Middle school reformed by innovationApr 26, 2021 10:34AM ● By Jet Burnham
Students visit the Diamond Mine room to catch a quiet moment to reset their emotions. (Ali Barson/FHMS)
By Jet Burnham | [email protected]
Fort Herriman Middle School principal Eric Price is changing the way educators think about discipline, mental health and students’ needs.
Price had only been a principal for 18 months when he was named Principal of the Year by colleagues of the Utah Middle Level Association, who were impressed by his leadership in middle school reform and innovation of effective middle-level practices.
“Even when we're on lunch break or when we're carpooling together, he's always talking about how to make school better for the students, always bouncing ideas off of anybody who will listen,” FHMS teacher PJ Smalley said. “You can tell that he's not just in this as a job. He really does care about the students.”
Because of Price’s innovations, FHMS looks different from the middle schools of previous generations.
Changes to discipline
Suspension is an outdated practice that has been replaced with restorative justice practices—communication, mediation, student-led problem-solving.
“It's not about punishing the behavior,” Price said. “It's about helping a child change the behavior, and a lot of times, it's figuring out the root of that.”
“Helping teachers educate students on their behavior is every bit as important as academic content,” Assistant Principal Audrey Fish said. “It has been beautiful to watch and listen to teachers as they handle misbehavior with a restorative approach.”
Changes to teachers’ role
Price encourages every staff member at FHMS to let students know they care about them beyond just their academic performance. Language arts teacher Kaylee Dunn said this focus on her eighth graders’ emotional and social health affects the way she teaches.
“It helps me remember what's really important, which is the mental health and the overall health of my students, not as much my curriculum,” she said. “That is still definitely important, but the curriculum can't come if students aren't having their fundamental needs met.”
A new focus
Mental wellness is at the forefront of education reform. In the past few years, educators have recognized the need to teach social and emotional skills. FHMS was one of the first schools in the district to implement the Second Step Program, which teaches students about the biology of their brains and how to take control of their emotional reactions.
“We believe that we have a huge impact on helping our kids be successful through life,” Price said. “We want to give them strategies that they can use in those dark moments. Some of these kids are having major adverse childhood experiences, and the trauma that kids are going through, even with COVID, has been huge.”
FHMS has a wellness room, with low lighting and comfortable seating, where students can take a mental health break.
Happy teachers are better teachers
Price also has provided a wellness room for staff members; the Teacher Balance Center is a resource that is unique to FHMS.
“As teachers, we always have to at least act like we're on our A-game, even if we're not; we kind of have to put on a show,” Price said. “That can be tough, especially during this pandemic. This is really eating at our teachers a lot, because it's been stressful, exhausting and mentally draining. I always tell the teachers, ‘You’ve got to take care of yourself before you can take care of the kids.’ Well, we have to show that we mean what we say.”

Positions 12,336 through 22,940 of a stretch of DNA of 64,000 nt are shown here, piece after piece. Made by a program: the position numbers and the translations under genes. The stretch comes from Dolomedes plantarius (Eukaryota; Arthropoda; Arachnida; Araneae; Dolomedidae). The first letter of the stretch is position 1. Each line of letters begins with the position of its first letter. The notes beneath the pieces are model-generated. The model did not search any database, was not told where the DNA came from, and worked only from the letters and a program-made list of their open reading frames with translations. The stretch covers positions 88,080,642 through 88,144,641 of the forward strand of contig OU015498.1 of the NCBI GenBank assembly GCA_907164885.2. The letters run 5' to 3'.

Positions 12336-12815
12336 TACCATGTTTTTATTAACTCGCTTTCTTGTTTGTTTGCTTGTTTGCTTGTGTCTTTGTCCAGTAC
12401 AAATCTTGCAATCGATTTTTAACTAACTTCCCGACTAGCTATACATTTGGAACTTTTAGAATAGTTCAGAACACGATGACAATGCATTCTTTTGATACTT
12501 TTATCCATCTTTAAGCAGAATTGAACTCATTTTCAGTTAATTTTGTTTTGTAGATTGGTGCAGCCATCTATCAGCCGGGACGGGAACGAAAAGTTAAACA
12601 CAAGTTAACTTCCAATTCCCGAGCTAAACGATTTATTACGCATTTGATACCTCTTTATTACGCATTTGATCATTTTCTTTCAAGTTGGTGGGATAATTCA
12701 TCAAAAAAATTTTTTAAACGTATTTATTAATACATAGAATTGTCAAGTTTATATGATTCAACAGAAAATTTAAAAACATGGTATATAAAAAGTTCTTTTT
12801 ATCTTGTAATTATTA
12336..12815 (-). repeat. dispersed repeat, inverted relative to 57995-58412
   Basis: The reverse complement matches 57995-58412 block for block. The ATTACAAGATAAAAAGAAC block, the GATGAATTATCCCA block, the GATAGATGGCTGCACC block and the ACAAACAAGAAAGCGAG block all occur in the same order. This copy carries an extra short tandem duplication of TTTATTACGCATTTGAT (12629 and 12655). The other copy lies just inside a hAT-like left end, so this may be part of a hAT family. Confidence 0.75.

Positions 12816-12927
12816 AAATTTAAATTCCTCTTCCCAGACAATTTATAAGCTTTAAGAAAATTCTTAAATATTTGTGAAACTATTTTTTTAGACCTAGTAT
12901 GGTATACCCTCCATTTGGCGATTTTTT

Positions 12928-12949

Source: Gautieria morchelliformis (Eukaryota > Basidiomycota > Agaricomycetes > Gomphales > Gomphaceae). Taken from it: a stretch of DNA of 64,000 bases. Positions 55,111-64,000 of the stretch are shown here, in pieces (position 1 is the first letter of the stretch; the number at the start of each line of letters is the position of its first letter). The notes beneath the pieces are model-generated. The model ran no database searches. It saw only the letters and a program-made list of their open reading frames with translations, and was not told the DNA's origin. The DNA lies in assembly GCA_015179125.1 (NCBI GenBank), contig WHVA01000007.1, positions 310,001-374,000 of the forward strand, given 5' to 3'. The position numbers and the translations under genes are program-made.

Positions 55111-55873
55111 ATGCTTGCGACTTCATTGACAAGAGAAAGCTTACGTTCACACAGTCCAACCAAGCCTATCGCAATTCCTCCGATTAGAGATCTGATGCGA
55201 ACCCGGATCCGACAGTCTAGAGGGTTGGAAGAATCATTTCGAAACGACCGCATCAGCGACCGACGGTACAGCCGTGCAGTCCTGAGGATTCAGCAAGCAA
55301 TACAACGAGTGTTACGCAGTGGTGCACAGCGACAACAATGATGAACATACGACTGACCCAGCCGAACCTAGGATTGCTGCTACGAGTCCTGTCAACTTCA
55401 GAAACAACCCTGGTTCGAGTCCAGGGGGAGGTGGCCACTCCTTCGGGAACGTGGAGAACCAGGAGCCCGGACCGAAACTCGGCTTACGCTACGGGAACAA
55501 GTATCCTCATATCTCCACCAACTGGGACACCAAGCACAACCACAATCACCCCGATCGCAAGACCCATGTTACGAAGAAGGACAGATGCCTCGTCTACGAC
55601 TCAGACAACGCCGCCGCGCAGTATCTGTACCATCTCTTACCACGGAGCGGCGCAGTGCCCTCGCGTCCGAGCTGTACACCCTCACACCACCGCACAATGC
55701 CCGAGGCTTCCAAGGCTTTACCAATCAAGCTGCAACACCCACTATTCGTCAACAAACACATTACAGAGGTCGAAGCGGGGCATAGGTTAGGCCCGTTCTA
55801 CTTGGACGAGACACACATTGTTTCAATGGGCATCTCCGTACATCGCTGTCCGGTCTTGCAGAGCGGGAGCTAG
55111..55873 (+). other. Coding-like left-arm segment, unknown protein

The Teacher Balance Center has low lighting, a massage chair, an aromatherapy diffuser and a mini fridge stocked with drinks.
“It's a calm, quiet place where teachers can go—during their prep or before or after school, or during lunch—and just relax and recenter themselves,” Smalley said. “It’s one of those little things that Eric does to show that we're high on his priority list.”
Even if teachers don’t use it, counselor Ali Barson said just by providing the space, Price shows that he respects teachers’ needs.
“It just gives you permission to step away for a minute,” Barson said.
Price became principal at FHMS in a mid-year transfer and immediately began to get to know the staff so he could better support them. Though the focus is usually on pay raises, he believes teachers really want to be treated like professionals and have their professional and personal needs met.
“He builds leadership capacity in our teachers by allowing them voice and choice,” Fish said. “When a teacher comes to him with an idea, he will often say, “yes” and then want to know how he can support them with their idea.”
Price cares about his staff and regularly checks in with them to see how they are doing emotionally.
“Eric is the kind of guy who actually will see me in the hallway, and he can tell something’s wrong, from my body language or from our brief conversation,” Smalley said. “He takes the time to find out what's going on and how he can help.”
Fish said Price is a positive influence at FHMS.
“He is changing lives because of who he is and how he leads,” Fish said.
Price’s background prepared him for the kind of principal he has become. He worked with award-winning principal Dixie Garrison at West Jordan Middle for four years. He also gained experience working with struggling students at an alternative school in Texas.
Price loves his job and believes what he does matters every day, as he prepares teens for the rest of their lives.
“They're not going to remember everything that we teach them here at Fort Herriman,” Price said, “But they will remember how they felt and that we taught them how to learn and how to think critically and to start to look at the world around them and realize that, no matter who they are, they're important.”